Are my breasts hurting me?

By March 29, 2019Uncategorized
By Somnath Shinde, pht

My motivations for writing this blog comes from my time spent at McGill University researching and writing my thesis about heavy breasts and their relation to the spine. I came across many participants who were curious about how different breast sizes could actually change their posture. They asked the following types of questions:

  • Can my breasts really change the structure of my spine?
  • Can my heavy breasts be responsible for my physical pain?
  • Is my back pain psychological?

Unfortunately, for the most part, the answer to these questions is “Yes”. Out of several symptoms of breast hypertrophy or large breasts, back pain is the most widely considered problem and one of the most common reasons why women take medical leave from their job 1.


Defining “big breast”  

Heavy or big breasts also known as breast hypertrophy or mammary hypertrophy or macro mastia, is a condition characterized by an increase in mass of the mammary glands, disproportionate to body size and structure 2,3. Rogliani et al. suggested that overdevelopment of the milk gland and adipose tissue can also be a potential root cause for breast hypertrophy 4.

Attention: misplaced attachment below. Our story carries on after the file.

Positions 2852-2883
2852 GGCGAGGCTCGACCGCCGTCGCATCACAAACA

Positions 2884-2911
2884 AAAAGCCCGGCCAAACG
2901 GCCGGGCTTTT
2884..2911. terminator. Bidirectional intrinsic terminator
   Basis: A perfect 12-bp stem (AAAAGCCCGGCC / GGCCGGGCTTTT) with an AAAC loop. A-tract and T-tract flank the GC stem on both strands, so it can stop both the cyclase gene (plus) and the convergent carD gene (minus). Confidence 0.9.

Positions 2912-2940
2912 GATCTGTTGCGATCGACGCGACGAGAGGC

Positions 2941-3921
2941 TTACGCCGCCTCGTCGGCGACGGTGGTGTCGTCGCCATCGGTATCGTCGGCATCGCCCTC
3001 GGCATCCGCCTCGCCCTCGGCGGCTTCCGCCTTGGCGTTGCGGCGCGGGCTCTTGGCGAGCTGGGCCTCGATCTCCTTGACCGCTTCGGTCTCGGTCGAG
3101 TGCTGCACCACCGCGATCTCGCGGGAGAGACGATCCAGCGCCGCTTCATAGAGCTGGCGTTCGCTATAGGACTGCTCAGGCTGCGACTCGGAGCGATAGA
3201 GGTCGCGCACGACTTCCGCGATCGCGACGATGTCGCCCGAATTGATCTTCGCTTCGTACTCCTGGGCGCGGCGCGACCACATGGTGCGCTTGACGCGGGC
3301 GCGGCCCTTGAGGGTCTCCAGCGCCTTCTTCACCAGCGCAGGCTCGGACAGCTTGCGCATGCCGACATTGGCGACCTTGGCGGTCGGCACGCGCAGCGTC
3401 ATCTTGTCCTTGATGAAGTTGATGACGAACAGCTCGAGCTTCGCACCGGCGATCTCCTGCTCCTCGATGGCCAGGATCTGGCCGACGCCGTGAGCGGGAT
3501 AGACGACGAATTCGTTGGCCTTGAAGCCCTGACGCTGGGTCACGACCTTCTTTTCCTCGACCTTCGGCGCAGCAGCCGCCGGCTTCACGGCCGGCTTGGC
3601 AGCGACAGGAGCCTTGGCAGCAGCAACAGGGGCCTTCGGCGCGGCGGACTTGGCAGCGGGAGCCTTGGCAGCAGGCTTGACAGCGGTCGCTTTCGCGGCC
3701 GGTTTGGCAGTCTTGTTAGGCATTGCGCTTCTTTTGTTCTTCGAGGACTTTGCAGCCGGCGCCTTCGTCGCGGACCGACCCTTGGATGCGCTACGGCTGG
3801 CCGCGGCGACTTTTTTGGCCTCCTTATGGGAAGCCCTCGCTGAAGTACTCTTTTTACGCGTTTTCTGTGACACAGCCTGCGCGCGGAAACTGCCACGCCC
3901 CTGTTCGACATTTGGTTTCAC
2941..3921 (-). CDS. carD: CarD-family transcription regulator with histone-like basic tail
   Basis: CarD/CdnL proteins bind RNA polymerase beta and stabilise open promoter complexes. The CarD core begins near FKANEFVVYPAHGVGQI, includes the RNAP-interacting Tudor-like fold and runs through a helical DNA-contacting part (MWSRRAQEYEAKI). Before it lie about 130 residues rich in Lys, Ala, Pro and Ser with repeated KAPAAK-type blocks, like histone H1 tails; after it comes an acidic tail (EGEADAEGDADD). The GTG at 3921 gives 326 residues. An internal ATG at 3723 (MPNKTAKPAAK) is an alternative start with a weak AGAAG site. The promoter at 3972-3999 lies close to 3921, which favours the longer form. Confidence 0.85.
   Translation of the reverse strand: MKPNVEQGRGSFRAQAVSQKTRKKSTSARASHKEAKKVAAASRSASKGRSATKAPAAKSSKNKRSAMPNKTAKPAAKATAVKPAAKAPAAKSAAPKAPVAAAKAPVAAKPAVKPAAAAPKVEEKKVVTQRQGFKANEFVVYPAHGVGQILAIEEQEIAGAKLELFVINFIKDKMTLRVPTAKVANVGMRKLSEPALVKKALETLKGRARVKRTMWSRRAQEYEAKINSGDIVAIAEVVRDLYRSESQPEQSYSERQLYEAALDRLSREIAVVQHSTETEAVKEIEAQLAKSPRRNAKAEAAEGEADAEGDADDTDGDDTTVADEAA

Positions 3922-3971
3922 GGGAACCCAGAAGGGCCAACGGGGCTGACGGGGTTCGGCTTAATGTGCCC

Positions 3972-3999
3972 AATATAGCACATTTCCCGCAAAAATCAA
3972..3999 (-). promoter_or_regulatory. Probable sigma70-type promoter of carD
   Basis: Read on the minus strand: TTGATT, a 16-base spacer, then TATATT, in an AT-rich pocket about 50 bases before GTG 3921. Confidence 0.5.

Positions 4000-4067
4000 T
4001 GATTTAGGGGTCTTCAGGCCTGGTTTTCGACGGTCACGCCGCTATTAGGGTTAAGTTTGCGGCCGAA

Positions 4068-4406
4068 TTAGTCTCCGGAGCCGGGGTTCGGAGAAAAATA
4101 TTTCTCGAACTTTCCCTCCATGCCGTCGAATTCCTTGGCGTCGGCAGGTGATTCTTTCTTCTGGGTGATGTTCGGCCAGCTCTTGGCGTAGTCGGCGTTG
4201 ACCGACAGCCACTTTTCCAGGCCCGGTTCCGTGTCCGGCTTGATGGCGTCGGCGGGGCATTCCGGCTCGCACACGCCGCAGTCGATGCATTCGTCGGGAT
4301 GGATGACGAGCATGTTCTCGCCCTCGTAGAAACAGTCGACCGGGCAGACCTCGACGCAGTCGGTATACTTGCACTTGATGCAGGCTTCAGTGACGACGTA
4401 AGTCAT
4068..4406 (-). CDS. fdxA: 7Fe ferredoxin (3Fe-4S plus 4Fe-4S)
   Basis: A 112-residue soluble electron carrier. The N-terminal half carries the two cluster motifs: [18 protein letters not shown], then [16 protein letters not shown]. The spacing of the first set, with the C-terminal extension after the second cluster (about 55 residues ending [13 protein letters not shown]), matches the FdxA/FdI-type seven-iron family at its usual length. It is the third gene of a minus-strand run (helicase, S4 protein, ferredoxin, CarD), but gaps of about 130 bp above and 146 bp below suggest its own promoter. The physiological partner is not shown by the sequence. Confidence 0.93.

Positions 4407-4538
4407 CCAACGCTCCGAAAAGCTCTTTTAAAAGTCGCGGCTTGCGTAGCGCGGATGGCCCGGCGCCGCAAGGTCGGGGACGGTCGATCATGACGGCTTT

Breast hypertrophy is commonly seen in women post-puberty, post-partum and in obese women.


Although a natural asymmetry is present in normal breast tissue, hypertrophy is often seen bilaterally 2,3. One indication of abnormal size is a breast weight that exceeds approximately 3% of the total body weight 5.


The relation between breast hypertrophy and postural changes

During my thesis, our study consisted of adding an artificial breast implant ranging between 300 cc to 800 cc on each side of the participant’s chest. Within 10 seconds, we found immediate significant changes in the thoracic-lumbar angle. The spine would bend forward with each increase in added weight to the chest.

So, consider the long term effects of carrying such a weight over several years, the changes in their spinal structure could lead to overstretching, tightening, and fatigue of muscles which are heightened by the persistent physical stress.